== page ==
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Longitude: the True Story of a Lone Genius Who Solved the Greatest Scientific Problem of His Time
I'd like to tell you my favorite book and two others on my list. I like all three because they are about context -- where we are in place and in time -- and how we got from there to here. My favorite is Dava Sobel's Longitude: the True Story of a Lone Genius Who Solved the Greatest Scientific Problem of His Time. This is a wonderful, witty, fascinating, at once highly technical and breathtakingly simple story of John Harrison, who figured out how to make a timepiece that would keep accurate time anywhere -- in any kind of weather -- aboard ships, a solution that allowed navigators to finally determine accurately their longitude and -- coupled with their existing ability to determine latitude -- to know where they were on the face of the earth. Sobel proves that technical writing can produce a riveting story -- and be funny and informative as well. I'm currently reading Clark Blaise's Time Lord: Sir Sandford Fleming and the Creation of Standard Time. This is about how scientists and government officials in the 19th century finally came to agreement on standard time. Prior to that there were thousands upon thousands of local times, all pegged to the local solar noon. The drawing of travel schedules, with the advent of trains and steamboats that were far faster than wagon teams or sailing vessels, was simply a nightmare. Blaise's account of how this was resolved is a good read. Next on my list is John Noble Wilford's The Mapmakers: the Story of the Great Pioneers in Cartography -- from Antiquity to the Space Age. I don't know whether it'll be any good, but Wilford has won two Pulitzer Prizes for reporting on technical subjects, and I'm looking forward to getting into it.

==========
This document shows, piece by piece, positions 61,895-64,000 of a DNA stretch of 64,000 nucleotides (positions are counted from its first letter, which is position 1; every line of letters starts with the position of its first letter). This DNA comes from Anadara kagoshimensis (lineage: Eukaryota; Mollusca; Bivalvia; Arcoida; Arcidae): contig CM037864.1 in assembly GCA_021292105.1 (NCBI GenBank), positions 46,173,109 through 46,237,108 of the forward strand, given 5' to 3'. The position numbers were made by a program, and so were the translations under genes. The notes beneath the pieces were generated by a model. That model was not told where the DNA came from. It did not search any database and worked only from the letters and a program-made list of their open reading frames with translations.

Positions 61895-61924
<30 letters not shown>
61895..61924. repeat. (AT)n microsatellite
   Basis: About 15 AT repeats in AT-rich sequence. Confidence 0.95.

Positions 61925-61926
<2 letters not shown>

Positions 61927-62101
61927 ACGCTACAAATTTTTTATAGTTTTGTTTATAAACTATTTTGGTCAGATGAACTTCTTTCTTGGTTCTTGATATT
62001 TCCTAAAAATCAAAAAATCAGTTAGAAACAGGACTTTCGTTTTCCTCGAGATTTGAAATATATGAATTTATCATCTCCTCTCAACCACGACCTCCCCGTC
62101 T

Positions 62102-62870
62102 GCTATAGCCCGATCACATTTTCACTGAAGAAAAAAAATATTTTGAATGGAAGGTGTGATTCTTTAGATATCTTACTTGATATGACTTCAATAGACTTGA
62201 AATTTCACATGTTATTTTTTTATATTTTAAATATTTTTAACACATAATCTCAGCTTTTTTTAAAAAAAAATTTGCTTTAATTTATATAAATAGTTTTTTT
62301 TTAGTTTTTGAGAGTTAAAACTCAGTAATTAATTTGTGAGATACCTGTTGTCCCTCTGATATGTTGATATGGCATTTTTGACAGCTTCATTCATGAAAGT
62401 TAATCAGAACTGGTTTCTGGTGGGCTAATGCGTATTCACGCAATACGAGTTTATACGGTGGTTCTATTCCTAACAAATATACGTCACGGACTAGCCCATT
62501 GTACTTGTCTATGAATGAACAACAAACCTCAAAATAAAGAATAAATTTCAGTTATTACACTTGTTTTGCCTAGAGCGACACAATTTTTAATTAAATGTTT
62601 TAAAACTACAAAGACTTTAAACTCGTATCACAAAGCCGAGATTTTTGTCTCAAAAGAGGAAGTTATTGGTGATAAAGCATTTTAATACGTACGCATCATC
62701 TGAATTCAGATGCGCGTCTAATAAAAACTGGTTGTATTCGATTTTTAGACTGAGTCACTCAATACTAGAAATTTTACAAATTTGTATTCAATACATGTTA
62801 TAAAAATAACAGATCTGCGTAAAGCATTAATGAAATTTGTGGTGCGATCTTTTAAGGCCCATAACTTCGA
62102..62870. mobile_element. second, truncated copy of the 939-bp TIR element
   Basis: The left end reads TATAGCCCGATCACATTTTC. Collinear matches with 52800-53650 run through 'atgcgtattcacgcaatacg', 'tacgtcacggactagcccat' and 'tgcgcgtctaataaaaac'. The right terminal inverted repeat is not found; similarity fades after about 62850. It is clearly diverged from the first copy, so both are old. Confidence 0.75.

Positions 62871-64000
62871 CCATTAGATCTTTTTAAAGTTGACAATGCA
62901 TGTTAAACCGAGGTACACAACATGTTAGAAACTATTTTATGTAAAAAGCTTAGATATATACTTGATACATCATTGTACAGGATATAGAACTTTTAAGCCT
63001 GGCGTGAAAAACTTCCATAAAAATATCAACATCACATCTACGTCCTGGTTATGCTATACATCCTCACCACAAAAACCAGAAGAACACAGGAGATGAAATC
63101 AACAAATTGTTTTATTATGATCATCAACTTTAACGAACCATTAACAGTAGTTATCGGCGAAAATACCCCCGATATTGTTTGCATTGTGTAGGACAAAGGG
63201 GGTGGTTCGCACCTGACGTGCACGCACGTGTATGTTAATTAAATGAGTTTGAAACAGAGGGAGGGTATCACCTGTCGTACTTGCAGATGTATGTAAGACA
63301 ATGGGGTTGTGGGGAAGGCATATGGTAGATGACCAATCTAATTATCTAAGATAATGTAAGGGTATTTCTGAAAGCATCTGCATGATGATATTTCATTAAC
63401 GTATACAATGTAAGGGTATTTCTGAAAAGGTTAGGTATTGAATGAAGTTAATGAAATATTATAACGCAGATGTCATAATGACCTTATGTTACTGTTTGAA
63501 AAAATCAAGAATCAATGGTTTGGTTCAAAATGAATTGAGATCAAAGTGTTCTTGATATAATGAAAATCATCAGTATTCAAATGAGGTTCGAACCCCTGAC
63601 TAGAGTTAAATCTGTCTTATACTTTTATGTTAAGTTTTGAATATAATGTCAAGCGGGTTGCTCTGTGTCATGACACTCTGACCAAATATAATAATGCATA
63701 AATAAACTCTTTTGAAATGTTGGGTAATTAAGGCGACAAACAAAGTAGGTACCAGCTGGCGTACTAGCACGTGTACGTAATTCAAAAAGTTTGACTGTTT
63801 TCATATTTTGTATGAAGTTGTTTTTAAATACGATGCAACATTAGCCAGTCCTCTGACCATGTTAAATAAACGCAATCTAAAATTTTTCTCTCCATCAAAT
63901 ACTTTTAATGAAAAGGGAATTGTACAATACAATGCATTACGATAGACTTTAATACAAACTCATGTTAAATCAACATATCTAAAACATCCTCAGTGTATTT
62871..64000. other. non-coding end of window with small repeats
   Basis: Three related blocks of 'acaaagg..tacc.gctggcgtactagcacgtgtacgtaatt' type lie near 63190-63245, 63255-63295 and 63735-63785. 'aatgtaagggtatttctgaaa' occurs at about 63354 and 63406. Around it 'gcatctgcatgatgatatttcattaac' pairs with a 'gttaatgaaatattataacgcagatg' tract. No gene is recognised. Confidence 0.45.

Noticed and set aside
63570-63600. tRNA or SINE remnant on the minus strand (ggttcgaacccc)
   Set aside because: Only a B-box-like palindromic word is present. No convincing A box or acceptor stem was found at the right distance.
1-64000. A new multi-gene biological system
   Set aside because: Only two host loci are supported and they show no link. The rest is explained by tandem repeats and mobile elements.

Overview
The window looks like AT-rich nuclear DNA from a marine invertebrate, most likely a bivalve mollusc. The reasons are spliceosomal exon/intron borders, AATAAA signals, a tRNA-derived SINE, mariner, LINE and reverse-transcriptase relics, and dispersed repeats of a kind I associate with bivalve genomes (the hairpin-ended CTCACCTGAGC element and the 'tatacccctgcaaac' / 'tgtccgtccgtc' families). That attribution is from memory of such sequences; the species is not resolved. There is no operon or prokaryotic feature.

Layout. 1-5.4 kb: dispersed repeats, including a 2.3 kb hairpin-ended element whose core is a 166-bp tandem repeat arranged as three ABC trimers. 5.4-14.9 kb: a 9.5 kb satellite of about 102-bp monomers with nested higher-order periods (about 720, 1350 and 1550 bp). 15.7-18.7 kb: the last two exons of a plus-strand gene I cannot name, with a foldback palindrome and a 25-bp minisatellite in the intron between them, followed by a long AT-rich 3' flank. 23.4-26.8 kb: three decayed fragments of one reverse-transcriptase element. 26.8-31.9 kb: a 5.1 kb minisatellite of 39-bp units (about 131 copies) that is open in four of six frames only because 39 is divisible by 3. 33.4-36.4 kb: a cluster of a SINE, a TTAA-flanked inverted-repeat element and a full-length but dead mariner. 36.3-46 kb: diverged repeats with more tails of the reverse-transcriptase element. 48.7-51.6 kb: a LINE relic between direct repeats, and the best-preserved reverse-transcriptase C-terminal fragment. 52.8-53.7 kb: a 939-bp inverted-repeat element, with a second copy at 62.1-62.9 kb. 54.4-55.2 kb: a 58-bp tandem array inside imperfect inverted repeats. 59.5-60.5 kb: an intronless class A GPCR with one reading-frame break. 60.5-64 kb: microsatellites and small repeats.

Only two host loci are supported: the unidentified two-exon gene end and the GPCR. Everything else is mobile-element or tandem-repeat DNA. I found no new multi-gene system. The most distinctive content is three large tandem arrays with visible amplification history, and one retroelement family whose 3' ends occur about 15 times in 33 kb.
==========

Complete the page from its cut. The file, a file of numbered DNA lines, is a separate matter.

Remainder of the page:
Reviewed by Jack B., Associate Editor, The Charlotte Observer
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